In a case similar to the instant one, the Eighth Circuit expressed some reservations about the constitutionality of the Arkansas post-verdict review processes, see Union National Bank of Little Rock v. Mosbacher, 933 F.2d 1440 (8th Cir.1991), because the Arkansas Supreme Court has asserted that "`[c]onsiderable discretion is given to the jury in fixing punitive damages in an amount it deems appropriate to the circumstances.'" Id. at 1448, quoting from Walt Bennett Ford v. Keck, 298 Ark. 424, 429, 768 S.W.2d 28, 31 (1989). This court believes, however, that the Arkansas shock-the-conscience standard is not nearly so vague, elastic, and subjectively visceral as it might at first appear.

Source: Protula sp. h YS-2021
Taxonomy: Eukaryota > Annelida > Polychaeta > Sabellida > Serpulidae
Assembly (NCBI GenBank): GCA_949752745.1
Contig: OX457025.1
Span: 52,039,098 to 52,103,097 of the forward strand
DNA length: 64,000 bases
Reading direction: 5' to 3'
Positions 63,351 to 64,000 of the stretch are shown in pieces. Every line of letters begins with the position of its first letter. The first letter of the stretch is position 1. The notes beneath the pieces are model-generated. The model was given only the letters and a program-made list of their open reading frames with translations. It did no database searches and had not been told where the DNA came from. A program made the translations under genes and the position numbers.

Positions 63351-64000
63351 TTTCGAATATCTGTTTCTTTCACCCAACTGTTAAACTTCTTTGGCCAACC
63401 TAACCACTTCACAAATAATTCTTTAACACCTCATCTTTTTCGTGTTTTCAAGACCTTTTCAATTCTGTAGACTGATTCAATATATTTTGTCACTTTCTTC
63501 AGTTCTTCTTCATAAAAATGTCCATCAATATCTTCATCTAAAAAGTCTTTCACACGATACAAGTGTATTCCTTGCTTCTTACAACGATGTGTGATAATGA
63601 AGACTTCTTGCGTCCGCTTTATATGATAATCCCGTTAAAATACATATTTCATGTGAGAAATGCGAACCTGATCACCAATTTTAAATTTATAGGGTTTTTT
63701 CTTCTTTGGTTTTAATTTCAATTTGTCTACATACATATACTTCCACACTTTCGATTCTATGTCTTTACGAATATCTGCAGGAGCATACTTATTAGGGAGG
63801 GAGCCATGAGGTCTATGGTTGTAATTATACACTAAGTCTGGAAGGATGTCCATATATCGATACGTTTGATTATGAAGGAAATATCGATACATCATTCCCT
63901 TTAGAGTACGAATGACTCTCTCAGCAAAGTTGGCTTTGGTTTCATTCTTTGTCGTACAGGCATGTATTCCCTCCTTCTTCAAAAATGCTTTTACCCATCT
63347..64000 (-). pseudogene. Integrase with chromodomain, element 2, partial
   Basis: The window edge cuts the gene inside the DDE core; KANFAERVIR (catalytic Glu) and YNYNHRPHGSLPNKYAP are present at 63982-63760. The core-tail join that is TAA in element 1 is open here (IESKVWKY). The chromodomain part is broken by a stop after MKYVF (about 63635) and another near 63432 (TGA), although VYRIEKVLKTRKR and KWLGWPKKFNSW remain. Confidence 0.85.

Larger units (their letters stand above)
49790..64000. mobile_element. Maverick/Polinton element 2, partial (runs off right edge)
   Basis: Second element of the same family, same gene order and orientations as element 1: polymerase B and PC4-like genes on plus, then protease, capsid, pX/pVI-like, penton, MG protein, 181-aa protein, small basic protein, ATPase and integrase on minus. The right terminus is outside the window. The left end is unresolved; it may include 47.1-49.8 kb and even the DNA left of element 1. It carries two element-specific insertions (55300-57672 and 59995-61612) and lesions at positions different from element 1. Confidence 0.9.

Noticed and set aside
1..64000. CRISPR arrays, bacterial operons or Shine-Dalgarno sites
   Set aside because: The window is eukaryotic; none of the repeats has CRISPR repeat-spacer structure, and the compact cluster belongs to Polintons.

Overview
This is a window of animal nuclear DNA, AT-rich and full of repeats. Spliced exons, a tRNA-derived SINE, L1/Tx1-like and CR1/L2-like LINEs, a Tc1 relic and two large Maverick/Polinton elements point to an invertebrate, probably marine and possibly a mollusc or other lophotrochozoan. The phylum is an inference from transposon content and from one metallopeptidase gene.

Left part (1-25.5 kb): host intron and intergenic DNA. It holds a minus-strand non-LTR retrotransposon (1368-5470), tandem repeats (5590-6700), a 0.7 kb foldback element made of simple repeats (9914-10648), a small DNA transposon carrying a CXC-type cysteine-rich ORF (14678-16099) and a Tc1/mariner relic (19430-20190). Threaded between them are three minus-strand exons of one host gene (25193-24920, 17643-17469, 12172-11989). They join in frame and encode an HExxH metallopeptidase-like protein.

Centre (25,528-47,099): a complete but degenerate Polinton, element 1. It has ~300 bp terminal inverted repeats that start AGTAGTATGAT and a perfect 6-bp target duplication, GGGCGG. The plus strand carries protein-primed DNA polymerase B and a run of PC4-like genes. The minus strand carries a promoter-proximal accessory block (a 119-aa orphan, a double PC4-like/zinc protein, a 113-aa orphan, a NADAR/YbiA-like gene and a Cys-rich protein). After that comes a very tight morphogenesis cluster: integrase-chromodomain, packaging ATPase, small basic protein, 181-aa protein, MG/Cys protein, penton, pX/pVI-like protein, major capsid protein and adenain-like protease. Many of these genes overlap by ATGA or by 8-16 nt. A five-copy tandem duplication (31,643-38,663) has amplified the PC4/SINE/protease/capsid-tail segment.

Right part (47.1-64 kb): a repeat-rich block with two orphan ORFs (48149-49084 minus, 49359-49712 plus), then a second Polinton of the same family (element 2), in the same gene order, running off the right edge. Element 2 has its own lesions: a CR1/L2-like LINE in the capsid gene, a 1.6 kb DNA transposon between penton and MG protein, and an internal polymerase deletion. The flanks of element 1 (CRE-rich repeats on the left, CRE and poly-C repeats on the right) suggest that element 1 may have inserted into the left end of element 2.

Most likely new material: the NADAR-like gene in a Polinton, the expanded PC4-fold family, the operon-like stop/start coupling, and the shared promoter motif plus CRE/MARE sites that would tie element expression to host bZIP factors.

In the first place, this very standard has been employed by courts for as long as we have been a country, for it appeared in early equity cases where the chancellor was asked to set aside a bargain on the ground that consideration was grossly inadequate. See, e.g., Underhill v. Horwood, 10 Ves.Jun. 209, 32 Eng.Rep. 824 (1804), and Coles v. Trecothick, 9 Ves.Jun. 233, 32 Eng.Rep. 592 (1804), both cited and followed in Eyre v. Potter, 56 U.S. (15 How.) 42, 59-60, 14 L. Ed. 592 (1853). The same collection of words has since done reputable duty in a wide variety of contexts, serving, for instance, to evaluate the constitutionality of pumping a suspect's stomach to obtain swallowed drugs, see Rochin v. California, 342 U.S. 165, 72 S. Ct. 205, 96 L. Ed. 183 (1952), or, generally, as a measure of what the fifth and fourteenth amendments to the Constitution require. See, e.g., Moran v. Burbine, 475 U.S. 412, 106 S. Ct. 1135, 89 L. Ed. 2d 410 (1986); Whitley v. Albers, 475 U.S. 312, 106 S. Ct. 1078, 89 L. Ed. 2d 251 (1986) (cruel and unusual punishment); and Breithaupt v. Abram, 352 U.S. 432, 77 S. Ct. 408, 1 L. Ed. 2d 448 (1957) (blood tests). The shock-the-conscience criterion has even been employed in considering whether the contract clause of the Constitution has been violated. See Gelfert v. National City Bank, 313 U.S. 221, 61 S. Ct. 898, 85 L. Ed. 1299 (1941), and Home Building and Loan Association v. Blaisdell, 290 U.S. 398, 54 S. Ct. 231, 78 L. Ed. 413 (1934).